The frescoes, which remind one of the Ajanta cave paintings in India, are believed to have been painted in the fifth century AD. Some believe the women depicted in these paintings to be apsaras (heavenly beings) while others think they are noble women and their servants heading off to the temples nearby.

The paint used was made of various types of clay combined with different colours. The paintings were later restored by a reputed Italian artist named Luciano Maransi. It is believed that there were paintings all over the rock which were later destroyed. The frescoes are the only non-religious old paintings in Sri Lanka.

One of the most striking features of Sigiriya is its Mirror wall. In the old days, it was polished so thoroughly that the king could see his reflection. The Mirror wall is painted with inscriptions and poems written by the visitors of Sigiriya.

The most ancient inscriptions are dated from the 8th century. These inscriptions prove that Sigiriya was a tourist destination over a thousand years ago. Today, painting on the wall is strictly prohibited.

The gardens of Sigiriya are among the oldest landscaped gardens in the world. The gardens are divided into three distinct but linked forms: water gardens, cave and boulder gardens, and terraced gardens.

Sigiriya is not a large town and doesn’t have a train station or bus terminal but you are within a tuk-tuk or taxi ride away from the town of Dambulla and it’s busy bus terminal. Dambulla is fantastically well connected to nearly the whole island with buses serving Kandy, Anuradhapura and Colombo as well as northern and southern towns.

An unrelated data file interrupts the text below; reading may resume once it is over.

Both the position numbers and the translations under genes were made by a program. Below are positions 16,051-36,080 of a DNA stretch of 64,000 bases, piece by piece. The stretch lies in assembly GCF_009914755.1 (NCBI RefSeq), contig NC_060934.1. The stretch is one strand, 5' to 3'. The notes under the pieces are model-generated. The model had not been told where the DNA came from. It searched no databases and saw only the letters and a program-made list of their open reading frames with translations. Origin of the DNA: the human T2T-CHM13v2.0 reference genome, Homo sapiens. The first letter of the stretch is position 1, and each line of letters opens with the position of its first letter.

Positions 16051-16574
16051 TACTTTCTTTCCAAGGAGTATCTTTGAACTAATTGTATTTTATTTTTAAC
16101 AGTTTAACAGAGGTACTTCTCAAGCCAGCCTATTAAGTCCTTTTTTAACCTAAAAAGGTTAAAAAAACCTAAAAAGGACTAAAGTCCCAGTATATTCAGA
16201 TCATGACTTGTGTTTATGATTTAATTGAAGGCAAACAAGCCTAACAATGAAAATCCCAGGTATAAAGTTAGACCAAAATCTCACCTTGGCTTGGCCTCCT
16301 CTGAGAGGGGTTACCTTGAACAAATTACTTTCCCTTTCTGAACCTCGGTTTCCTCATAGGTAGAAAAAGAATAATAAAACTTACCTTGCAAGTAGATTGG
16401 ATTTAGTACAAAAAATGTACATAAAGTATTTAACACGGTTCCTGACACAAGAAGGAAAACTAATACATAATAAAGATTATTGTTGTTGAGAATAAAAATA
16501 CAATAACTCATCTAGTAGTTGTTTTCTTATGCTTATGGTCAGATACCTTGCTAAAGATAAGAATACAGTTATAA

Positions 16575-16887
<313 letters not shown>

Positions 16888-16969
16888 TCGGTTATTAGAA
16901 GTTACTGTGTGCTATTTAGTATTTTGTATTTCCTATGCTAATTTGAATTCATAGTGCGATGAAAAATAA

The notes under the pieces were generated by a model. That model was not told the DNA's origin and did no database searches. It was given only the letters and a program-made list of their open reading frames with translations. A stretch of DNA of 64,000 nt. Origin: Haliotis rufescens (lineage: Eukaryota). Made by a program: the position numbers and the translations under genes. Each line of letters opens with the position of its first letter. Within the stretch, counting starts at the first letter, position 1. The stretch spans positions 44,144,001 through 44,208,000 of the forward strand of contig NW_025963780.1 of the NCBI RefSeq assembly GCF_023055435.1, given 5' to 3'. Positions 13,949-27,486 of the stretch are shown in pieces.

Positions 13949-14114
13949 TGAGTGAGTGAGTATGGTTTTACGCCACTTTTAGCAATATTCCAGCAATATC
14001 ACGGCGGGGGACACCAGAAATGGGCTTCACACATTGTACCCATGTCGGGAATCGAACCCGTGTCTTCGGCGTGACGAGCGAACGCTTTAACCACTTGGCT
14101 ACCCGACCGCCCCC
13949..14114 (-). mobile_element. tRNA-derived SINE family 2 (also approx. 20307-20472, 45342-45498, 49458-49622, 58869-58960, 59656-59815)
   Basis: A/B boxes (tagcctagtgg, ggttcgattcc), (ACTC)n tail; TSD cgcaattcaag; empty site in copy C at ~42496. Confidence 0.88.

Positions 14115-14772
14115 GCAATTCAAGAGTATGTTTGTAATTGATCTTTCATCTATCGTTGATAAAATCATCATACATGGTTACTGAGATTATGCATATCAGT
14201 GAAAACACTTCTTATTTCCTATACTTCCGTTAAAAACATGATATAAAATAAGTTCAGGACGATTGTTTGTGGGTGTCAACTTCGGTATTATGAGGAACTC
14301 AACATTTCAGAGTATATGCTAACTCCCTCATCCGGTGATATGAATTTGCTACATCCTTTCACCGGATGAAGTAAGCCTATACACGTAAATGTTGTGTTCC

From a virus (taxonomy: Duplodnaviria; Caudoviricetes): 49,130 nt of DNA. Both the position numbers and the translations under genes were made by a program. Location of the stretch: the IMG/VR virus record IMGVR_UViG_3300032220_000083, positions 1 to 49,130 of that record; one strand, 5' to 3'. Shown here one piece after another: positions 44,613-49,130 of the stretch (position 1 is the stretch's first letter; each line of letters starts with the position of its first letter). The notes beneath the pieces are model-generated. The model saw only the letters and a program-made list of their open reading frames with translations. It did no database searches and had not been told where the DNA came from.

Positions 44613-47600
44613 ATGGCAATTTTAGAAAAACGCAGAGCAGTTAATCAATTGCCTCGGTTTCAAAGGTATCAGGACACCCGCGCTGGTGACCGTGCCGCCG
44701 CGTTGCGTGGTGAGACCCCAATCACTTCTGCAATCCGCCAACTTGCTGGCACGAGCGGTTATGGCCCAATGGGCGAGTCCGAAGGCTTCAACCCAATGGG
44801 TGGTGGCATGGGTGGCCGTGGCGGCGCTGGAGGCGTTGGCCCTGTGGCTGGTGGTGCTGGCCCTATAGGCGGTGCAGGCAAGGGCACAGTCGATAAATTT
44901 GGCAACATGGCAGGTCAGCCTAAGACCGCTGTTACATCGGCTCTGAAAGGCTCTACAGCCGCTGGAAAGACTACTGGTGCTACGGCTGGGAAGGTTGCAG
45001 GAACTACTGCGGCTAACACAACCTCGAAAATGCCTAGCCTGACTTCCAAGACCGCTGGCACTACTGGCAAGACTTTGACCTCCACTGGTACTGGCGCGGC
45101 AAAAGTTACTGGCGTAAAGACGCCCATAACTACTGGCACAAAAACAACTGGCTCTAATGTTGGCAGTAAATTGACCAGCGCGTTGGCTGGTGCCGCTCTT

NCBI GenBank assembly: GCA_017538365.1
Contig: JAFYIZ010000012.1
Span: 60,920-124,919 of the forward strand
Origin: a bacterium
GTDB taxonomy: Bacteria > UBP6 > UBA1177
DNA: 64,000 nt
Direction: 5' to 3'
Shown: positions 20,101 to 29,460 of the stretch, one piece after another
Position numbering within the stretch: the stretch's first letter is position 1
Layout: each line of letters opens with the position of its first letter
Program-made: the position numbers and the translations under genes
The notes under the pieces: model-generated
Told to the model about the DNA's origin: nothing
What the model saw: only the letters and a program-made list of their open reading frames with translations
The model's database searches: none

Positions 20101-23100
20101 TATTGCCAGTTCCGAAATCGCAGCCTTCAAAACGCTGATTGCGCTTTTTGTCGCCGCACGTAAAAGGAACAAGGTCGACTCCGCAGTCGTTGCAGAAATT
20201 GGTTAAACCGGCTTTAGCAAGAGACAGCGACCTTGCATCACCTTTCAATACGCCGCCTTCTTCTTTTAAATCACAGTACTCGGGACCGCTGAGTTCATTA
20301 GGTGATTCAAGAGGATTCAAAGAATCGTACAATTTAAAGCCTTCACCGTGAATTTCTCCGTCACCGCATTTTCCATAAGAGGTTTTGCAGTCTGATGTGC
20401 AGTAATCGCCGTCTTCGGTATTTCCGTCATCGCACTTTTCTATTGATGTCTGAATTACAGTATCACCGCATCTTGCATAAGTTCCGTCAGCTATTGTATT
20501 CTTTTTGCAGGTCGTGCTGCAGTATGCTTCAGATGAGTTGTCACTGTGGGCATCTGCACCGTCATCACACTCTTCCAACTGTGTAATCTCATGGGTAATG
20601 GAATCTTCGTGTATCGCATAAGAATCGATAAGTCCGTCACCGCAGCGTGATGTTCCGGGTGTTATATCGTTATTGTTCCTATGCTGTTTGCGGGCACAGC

Many of the larger bus routes can drop you off at Inamaluwa Junction. Inamaluwa Junction lies much closer to Sigiriya town than Dambulla, and many of the long-distance bus routes pass through here on their way to Dambulla. This is the junction we used to both arrive and depart from our stay in Sigiriya.  When boarding the bus, just let the ticket seller know you’re heading to Sigiriya and they’ll let you know when you get to the junction. If you jump off the bus at this nondescript junction, you can easily flag a tuk tuk or taxi down to take you the short ride to Sigiriya itself.

Credit – Connie Felicity

For the budget friendly you can catch a bus between Sigiriya to Dambulla but the timetables are a mystery! Google has no idea, there is no bus stop in Sigiriya town (from what we could find) and our guesthouse advised us to just wait on the side of the road and try and flag the bus down when it rolled past.

There is also a train stations close(ish) by in Habarana and Kekirawa which are a short hop from Sigiriya. Habarana station has a train to Trincomalee in the north and the capital of Colombo although when we visited trains were not that frequent. You can book trains between Colombo and Kekirawa in advance here.

The western wall of Sigiriya was almost entirely covered by frescoes created during the reign of Kasyapa. Eighteen frescoes have survived to this day.

Sigiriya opens every day from 7:00 AM – 04:00 PM. You can easily climb the Sigiriya about 10-20 minutes from the bottom of the rock. Come to visit the Sigiriya & enjoy the beauty of this palace. I’m sure it will be an unforgettable memory of your travel life.

Wrote by – Madhu Wicramasingha